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Let Purple Rain Fall In Your Landscape
By Norman Winter
Central Mississippi Research & Extension Center
We have needed rain, but we also need Purple Rain in landscapes this fall and winter. Purple Rain is one of the best new pansies starting to show up at area garden centers.
I gave it a casual reference last year, and voila, you gardeners bought up the available supply so fast I did not get one for my own use.
The Purple Rain is most unique in that it is a mounding, cascading pansy, perfect as a border plant in the landscape or ideally suited to baskets, planters and window boxes. The dark purple with hints of blue in the center make it an attractive choice for gardeners. Beds that I have watched the past couple of years showed this pansy reaching heights of 12 to 18 inches without a leggy look. They almost look like a small pansy hedge.
As you plant them, consider incorporating yellow daffodils. Another good choice as a companion plant would be the new Purple Bouquet dianthus, a tall cut-flower variety that has won me over. I promise to write about it real soon.
Prior to this article, if I had asked you to name a pansy variety, the overwhelming choice would be Majestic Giant. This old variety has become the standard among large-flowered types. New this year from S&G Novartis in California is a pansy series with flowers larger than Majestic Giants called Colossus. The colorful point-of-sale material plays off this large size by using words like humongous, monstrous and gigantic.
Indeed these are large flowers, boldly colored and with blotches. Pansy lovers will find a color in this new series to their liking. Before planting Colossus, Purple Rain or your old favorites, prepare the bed. I have lived in Mount Olive and Brandon, and both sites took a stick of dynamite to break the soil apart. Would you believe that at least it took a pickax?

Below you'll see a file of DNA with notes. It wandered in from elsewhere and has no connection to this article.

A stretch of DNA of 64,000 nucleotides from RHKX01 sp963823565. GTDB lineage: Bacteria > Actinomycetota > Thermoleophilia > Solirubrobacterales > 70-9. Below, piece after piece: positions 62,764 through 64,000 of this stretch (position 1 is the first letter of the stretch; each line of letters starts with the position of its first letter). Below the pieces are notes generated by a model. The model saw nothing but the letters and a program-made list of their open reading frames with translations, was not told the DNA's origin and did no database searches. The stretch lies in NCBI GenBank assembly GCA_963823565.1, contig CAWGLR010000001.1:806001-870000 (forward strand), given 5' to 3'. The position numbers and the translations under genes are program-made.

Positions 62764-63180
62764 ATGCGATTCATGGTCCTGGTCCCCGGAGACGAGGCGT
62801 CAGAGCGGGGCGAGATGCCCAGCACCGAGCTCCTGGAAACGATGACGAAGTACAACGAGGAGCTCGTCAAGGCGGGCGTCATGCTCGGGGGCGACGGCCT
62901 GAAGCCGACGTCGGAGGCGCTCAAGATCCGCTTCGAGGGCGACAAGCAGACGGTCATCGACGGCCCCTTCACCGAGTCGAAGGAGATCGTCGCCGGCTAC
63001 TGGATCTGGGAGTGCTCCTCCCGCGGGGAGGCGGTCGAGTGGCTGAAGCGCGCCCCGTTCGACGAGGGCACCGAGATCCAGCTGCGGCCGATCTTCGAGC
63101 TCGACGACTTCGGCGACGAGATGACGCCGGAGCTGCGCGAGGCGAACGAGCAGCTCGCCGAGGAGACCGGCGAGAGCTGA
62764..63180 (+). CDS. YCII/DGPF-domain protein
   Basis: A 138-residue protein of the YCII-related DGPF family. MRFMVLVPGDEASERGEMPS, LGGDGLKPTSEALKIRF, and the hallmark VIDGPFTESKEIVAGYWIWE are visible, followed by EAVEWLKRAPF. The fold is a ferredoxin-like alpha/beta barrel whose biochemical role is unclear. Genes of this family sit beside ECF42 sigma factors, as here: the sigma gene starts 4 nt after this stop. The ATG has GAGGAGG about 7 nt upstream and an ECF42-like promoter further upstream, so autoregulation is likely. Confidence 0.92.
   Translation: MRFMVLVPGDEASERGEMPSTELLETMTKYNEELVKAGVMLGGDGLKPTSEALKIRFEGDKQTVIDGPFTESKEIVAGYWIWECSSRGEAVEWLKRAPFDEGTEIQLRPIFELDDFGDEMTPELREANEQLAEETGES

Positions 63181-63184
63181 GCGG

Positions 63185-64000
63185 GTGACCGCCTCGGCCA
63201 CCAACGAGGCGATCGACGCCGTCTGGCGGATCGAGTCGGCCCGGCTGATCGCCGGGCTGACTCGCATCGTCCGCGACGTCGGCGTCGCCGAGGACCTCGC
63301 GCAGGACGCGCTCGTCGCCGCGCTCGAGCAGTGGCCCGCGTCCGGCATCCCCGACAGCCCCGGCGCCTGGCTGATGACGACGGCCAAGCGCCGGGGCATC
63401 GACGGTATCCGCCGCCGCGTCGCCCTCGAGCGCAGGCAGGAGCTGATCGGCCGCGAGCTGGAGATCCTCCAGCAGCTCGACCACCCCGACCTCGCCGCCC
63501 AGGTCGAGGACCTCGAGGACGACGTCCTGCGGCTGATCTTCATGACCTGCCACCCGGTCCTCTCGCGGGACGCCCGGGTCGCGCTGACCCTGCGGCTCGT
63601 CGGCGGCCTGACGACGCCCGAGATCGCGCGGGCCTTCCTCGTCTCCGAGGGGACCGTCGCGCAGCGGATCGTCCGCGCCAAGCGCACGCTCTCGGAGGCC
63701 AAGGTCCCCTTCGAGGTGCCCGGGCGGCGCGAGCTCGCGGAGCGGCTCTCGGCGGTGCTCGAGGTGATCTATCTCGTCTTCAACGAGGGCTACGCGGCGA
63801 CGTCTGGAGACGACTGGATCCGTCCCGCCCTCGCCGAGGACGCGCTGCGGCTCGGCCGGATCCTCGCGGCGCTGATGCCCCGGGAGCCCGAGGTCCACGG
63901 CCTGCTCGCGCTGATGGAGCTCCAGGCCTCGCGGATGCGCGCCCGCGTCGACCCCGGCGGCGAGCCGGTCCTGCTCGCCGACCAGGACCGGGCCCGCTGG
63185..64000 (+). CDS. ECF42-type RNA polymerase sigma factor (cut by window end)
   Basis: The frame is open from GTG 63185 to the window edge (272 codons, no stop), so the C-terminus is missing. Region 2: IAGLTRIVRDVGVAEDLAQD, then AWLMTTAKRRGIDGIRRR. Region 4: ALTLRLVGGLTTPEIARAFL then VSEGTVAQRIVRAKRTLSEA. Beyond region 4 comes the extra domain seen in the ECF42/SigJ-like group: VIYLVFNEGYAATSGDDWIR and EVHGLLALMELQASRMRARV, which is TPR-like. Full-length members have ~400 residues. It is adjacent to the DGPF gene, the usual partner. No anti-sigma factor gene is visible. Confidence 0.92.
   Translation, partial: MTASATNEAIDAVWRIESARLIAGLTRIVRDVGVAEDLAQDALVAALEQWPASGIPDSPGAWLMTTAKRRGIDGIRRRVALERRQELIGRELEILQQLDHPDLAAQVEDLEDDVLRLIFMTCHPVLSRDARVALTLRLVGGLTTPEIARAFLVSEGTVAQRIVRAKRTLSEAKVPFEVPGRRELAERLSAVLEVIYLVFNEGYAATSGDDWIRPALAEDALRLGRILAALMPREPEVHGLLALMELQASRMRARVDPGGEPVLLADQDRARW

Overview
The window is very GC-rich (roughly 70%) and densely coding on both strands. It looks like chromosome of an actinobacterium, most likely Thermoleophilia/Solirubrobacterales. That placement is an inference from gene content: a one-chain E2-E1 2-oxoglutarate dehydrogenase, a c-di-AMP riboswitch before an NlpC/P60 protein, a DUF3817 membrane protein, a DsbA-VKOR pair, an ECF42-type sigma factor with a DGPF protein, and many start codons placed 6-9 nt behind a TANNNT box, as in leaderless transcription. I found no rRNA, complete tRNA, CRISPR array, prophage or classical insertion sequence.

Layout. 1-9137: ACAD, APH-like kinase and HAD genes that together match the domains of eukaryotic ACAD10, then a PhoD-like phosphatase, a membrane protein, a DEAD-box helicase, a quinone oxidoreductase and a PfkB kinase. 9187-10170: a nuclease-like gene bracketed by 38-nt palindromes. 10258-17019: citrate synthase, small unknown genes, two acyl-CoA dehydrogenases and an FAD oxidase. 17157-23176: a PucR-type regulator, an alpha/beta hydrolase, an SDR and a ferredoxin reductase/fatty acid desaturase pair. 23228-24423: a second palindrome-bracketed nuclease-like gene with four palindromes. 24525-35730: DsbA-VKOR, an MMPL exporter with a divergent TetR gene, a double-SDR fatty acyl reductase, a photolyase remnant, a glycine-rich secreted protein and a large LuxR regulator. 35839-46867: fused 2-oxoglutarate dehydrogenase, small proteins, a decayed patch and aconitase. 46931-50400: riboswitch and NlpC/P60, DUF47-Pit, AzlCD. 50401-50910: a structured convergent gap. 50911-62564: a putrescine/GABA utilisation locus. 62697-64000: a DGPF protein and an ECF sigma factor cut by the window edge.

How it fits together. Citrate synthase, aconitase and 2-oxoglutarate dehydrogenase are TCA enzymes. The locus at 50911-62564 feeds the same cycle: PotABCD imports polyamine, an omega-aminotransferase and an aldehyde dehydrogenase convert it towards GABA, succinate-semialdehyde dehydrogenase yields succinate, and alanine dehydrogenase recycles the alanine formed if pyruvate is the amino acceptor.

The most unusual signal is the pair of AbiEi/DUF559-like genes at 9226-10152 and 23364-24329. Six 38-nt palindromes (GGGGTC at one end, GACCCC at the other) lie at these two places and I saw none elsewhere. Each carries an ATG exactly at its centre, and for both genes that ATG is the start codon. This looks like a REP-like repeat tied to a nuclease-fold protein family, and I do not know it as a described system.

Most gardeners I talk to are plagued with a tight clay soil. Clay particles are the smallest of all soils. Because of their small size, they are easier to compact, keeping out not only water but also air. We are asking too much of a pansy to be stuck in this kind of environment.
Purchase landscape soil mixes by the bag, cubic yard or truck full. When you look at the price by cubic yard, you'll see it is a small amount to pay for the key ingredient that will give you a green thumb. By incorporating organic matter like humus, compost or peat into the native soil, good things start to happen.
Organic matter helps loosen the soil for better water penetration and aeration leading to good root development. Remember soil improvement is a continual process. Organic matter is equally important in sandy soil. Sand is made up of the largest particles, allowing for quick drainage and leaching of nutrients. By adding organic matter, the water-holding capacity improves, and the nutrients plants need can be retained.
By now, Iím sure you feel like someone should give you a shirt that says ìI survived the Summer of 2000." Thankfully we did, and now it is time to get back in the dirt again, get the beds going and plant pansies, bulbs, chrysanthemums and the plants Iíll write about next week.